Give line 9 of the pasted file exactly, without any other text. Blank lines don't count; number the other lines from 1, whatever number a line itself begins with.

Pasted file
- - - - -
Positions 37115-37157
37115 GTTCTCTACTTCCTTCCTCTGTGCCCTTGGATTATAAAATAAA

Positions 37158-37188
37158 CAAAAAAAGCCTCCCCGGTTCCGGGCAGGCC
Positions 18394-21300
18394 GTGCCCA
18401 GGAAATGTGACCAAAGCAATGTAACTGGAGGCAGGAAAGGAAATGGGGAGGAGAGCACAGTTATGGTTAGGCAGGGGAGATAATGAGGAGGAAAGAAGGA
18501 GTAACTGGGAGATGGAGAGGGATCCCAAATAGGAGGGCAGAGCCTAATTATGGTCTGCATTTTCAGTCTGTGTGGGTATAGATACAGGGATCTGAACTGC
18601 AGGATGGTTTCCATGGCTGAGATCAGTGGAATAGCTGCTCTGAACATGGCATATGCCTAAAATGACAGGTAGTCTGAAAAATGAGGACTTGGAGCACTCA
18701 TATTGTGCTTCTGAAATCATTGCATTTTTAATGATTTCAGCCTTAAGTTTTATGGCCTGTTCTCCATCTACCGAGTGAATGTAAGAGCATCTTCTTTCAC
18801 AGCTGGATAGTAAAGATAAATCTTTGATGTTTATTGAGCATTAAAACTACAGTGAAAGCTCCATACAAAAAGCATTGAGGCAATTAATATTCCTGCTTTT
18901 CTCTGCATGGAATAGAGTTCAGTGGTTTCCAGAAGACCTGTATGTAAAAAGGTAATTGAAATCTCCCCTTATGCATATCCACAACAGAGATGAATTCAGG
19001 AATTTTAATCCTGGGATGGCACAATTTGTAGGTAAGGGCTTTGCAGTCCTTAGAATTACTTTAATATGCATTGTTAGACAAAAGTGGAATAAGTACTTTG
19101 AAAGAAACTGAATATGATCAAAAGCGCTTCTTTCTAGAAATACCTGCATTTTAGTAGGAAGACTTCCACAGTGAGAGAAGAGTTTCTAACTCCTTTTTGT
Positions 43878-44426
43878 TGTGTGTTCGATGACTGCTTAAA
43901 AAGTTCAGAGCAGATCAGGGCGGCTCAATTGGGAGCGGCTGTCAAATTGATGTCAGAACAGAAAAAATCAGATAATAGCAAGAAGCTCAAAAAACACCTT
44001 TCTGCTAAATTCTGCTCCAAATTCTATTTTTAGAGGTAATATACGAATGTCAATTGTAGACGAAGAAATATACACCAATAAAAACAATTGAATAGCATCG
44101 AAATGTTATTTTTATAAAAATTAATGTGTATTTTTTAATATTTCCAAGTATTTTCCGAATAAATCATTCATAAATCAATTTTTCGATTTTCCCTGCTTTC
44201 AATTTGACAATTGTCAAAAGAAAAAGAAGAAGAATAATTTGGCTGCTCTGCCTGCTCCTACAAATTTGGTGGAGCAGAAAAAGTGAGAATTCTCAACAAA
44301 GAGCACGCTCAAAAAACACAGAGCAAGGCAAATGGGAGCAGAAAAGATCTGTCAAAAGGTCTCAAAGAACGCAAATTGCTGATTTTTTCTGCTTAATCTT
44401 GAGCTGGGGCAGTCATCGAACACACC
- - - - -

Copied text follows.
18601 AGGATGGTTTCCATGGCTGAGATCAGTGGAATAGCTGCTCTGAACATGGCATATGCCTAAAATGACAGGTAGTCTGAAAAATGAGGACTTGGAGCACTCA